Ives specified that one instrument should be a concert grand and the other should be an upright player piano. (Think of a Stradivari virtuoso jamming with a gypsy street fiddler. It's not just the clash of timbres. It's the clash of cultures.) They collaborate on an inept piano version of "Hello My Baby!" then a recent hit as sung by Arthur Collins
on an Edison 5470 phonograph cylinder, transferred through heaven knows how many audio technologies on the way to Youtube, from which video I grabbed the photo above.
The third instrumental section, brass and winds, announces itself as a sober, polished-to-godliness Salvation Army band playing for the lost denizens of the big city. Half way through though the players are seduced by the honky tonk music they've been resisting so stolidly.
The tipping point occurs when the clarinetist figures out what the piano duo is trying to play, and answers back with a similar but shriller "Hello, my Baby!" not so much in musical collaboration, as in mockery. The way cruel boys would imitate the whine of the ADHD boy with a speech impediment. Or the way cruel girls would imitate sobs of the girl whose doll they've stolen.
It's a rare moment of contact. Through most of piece none the three sections appears to be listening to the other two. Familiar melodies are everywhere, but they're all horribly damaged. The cultural bric-a-brac we absorb without knowing it, and which roots us happily in the quotidian, has become distorted and sinister.
It would be fitting if Central Park in the Dark premiered in Central Park NYC on a summer night. But it didn't. The first noteworthy performance was by the Julliard School in 1946, decades after Ives had given up composing in response to a public that had as much interest in his music as they would in a man who insisted his common and very limp frog could metamorphose into a song and dance man.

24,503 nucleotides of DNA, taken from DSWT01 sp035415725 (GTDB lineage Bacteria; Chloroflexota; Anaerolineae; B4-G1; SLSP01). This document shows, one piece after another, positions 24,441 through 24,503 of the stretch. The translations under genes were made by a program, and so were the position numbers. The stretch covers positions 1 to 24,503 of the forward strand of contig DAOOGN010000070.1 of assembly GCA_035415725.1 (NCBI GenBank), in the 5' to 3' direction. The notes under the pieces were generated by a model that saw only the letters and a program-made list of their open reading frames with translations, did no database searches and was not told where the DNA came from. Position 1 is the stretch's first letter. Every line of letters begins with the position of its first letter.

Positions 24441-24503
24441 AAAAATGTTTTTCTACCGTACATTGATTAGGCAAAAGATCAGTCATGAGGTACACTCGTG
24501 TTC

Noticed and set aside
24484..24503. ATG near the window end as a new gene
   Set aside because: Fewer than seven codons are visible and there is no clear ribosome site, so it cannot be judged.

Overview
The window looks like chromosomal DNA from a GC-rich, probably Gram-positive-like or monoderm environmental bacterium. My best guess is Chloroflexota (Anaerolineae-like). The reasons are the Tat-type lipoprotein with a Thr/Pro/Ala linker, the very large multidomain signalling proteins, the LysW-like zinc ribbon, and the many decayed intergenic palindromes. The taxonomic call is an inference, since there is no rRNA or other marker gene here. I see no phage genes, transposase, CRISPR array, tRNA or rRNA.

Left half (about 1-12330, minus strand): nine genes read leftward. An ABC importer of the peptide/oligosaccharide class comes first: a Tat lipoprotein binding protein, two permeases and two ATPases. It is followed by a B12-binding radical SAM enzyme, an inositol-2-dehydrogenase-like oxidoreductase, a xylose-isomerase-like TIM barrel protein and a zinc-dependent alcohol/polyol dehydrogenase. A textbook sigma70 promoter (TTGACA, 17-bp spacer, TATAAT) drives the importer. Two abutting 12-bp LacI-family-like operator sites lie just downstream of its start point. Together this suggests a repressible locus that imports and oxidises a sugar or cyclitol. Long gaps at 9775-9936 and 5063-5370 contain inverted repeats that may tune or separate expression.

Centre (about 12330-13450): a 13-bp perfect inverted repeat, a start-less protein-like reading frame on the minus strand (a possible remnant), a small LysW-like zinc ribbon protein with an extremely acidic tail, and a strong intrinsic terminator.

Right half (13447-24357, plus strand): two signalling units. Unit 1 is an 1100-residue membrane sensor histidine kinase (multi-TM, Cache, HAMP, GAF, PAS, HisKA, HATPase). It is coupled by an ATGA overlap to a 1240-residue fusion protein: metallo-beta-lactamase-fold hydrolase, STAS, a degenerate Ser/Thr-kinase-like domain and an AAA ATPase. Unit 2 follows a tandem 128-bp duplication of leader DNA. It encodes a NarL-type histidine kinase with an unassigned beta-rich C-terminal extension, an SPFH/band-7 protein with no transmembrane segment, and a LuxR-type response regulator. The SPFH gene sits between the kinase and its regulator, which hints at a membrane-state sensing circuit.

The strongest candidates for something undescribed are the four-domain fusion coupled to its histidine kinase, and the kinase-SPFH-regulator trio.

For the sake of historical integrity Ives didn't want the piece billed as a 'first performance.' He dimly recalled it being performed between the acts in a very off-Broadway theatre. He couldn't remember the name of the theatre. He couldn't remember the year. Had to go D.I.Y. His own money, his own production, his own promotion.
The musicians had a hard time with it. One of the piano players got mad half way through, gave up, and kicked the bass drum and walked out. I'd really like to know if it was the classical pianist annoyed by its flagrant disregard for conventional harmony and rhythm, or the guy on the player piano impatient with its aspirations to highbrow modernism. But that answer is lost to history, and perhaps even to Ives's memory when he recounted the episode.
The anecdote is stirring. It's been a long time since musicians have been driven to musical violence by the shock of the new. It's also sad. The composer doesn't remember where or when his masterpiece was first performed and doesn't much care to. Like DW's frog discarded gleefully in a condemned building it's a bleak hiatus. The dream interred pending resurrection.